Some good advice here, some not so good. It's hard to imagine saving money with train travel in France with a pass these days. You're better off buying regular tickets well in advance. For cheap Paris, as others have said, an apartment is a really smart choice. Also staying in Paris proper, but NOT in a major tourist neighborhood. Cafes, restaurants, bars will ALL be significantly cheaper say, near the Pasteur metro stop (the Montparnasse area in general seemed to be pretty affordable) then in the Latin Quarter. Just make sure you're near a Metro stop, preferably one with one or more lines, or on one of the lines that takes you to places you want to go. As for France in general, as others have said, everywhere but Paris can be surprisingly cheap. And there's places the blue book doesn't cover that are wonderful to visit. We went to Nancy last month, stayed in a 3 star hotel for 75 euro a night in the middle of town, ate wonderful food, the city was just gorgeous, and it was all very reasonable. Nearby you have the birthplace of Joan of Arc and Verdun. I've also done Alsace, Brittany, and the Marsielle area of Provence and found prices really fair. It's really just Paris - and even then, only certain neighborhoods in Paris - that are super expensive.
We are staying in Alsaces, in a cute little town of Eguisheim, 42 Euros a night with breakfast, nice area easy access to wine route etc, probably need a car though to really enjoy. We have found reasonable places by using Google earth, you can ask it to show dining and accommodations then zoom in to see pictures and get web sites.
Hi, If you're not adverse to staying in a hostel in Paris or hotels in the non-tourist, at least for Americans anyway, such as the 10th, 12th, 13th districts, that can reduce some of the expense, if you want to skip the apt option. I agree with July and August as the best months to go, barring the possibility of the heat factor. There are 2 star hotels that cut the rates for these months. Set your priorities in Paris and in the rest of the country, (I like esp the north and the east), depending on the distances covered, don't exclude using a Pass, which has to be used carefully. As suggested use Rough Guide and Let's Go as a basis for researching and setting your priorities.
Why are people advocating for a pass all of a sudden? With idTGV tickets as low as 19 Euro for long haul trips from Paris, I really can't imagine a scenario in which a railpass in France would save anyone money, and that's obviously Brian's main concern.
I have had the same midlife crisis as you!! I just came home from a grand tour of France, Switzerland, and Italy. I followed Rick's books "to a tee" and worked out great! For tours, I downloaded his tours and listened as I walked. I bought a group of subway tickets at the airport and a museum pass and got around Paris with ease. I come from the midwest where everyone must have a car. I found traveling in Europe by train and subways SO easy! I took my teenager with me and we even came home with money! You can do it with lots of reading before hand. I felt I knew exactly where I was at all times by looking at maps over and over. We never felt lost or stranded. My suggestions: don't' see the Louve unless you HAVE to! Not worth it. Climb to the top of the Notre Dame instead of the Eiffel tower...better views! Food is expensive...eat at little food stands along the way. Splurge one night for a nice meal. Remember: their dining experience takes 3 hours. They do not rush through it so plan accordingly! Good luck! And DO IT!!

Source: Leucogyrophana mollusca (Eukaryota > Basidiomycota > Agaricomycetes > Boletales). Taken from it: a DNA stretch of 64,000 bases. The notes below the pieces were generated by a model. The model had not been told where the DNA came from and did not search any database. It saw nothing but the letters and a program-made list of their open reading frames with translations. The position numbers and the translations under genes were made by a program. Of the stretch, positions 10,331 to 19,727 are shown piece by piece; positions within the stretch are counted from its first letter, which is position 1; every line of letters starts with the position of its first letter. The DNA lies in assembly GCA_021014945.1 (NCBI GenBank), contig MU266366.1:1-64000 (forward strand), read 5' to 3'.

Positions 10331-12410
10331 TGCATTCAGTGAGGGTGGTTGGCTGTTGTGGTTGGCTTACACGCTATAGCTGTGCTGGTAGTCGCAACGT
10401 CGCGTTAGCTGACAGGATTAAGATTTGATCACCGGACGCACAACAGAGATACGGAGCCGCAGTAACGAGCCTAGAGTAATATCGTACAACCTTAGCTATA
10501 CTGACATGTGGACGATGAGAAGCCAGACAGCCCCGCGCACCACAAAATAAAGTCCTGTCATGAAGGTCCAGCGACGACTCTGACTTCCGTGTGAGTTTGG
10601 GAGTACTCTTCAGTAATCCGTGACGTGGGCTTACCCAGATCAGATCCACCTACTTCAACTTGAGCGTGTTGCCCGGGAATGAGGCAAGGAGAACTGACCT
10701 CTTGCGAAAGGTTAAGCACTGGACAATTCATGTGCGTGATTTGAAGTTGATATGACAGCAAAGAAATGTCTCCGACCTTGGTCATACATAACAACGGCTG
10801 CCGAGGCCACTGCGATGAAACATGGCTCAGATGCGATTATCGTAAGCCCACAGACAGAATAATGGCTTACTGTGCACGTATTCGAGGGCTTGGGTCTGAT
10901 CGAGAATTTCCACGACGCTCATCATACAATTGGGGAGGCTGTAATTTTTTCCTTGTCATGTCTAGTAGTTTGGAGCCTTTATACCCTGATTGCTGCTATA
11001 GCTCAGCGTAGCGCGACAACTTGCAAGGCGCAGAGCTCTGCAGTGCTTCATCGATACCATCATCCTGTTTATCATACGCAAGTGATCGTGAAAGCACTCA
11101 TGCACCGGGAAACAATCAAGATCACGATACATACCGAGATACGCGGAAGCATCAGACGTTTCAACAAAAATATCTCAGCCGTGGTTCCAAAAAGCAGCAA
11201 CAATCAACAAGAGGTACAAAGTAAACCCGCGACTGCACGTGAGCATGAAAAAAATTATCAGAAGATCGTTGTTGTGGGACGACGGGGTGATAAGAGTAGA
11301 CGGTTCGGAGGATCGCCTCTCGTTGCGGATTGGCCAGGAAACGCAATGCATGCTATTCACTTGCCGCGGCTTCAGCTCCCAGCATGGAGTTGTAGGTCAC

Isn't August a bad time to go? Isn't it a time when Lots of Europeans take vacations as a "rule"?
Sisters and Brothers, Fellow Travelers - Just a quick note to thank you for your informative and inspirational advice; it's much appreciated. I'll try to collate as much as possible. It's going to be a while before I go, so if you are so inclined, keep those cards and letters coming (as Dean Martin might say!) Merci! Brian
If you have a travel friend then lodging becomes less costly very quickly if not consider a hostel. Paris and lodging canbe quite costly for a sgle room. Plan on picnics to ease costs for eating out. If your hotel does not have breakfast incl then trip a fast food like MC D's , they have oatmeal now. stay central to reduce your metro costs and walk everywhere and def go shoulder season.
Hi Brian, I am responding from the Loire Valley right now. I am a 57 year old woman who travels alone. France is very expensive. I bring an averaged size suitcase and pack a tent, tarp, mat and blanket. I rent a car and can only justify the expense by camping. France camping costs around 10 - 20 Euros ($12 - $25) a night. There are always showers and toilets. Sometimes a little store or cafe. This is not rustic. It's like you are pitching your tent in a city park or somebody's back yard. Driving in France is such fun and really would help that midlife thing. I know! If you don't camp, seriously consider hostels, especially the IH hostels. They will cost just a little more than camping and there is always one you can reach from a train station. Have fun!
Hi Brian. I think your mid-life inspiration is a fabulous idea. Do it! But please tell us a little more about where you are thinking of going in France, if you know. Like many said, Paris can be very expensive. But there are always hotels and other spots to stay that can be very inexpensive. As a very rough first step, try Tripadvisor and search for Paris hotels within the budget range you're thinking of. Also narrow the search to some of the outer neighborhoods. The 20th and 13th are two that spring to mind. So what if you ned to ride the Metro for 20 minutes or so to get to a "hot" area in Paris? There are also B&Bs in Paris, some of which are very reasonable. You can also definitely rent an apartment for no more than 500 to 600 Euros for one week. They are there, you just have to look a bit more thoroughly.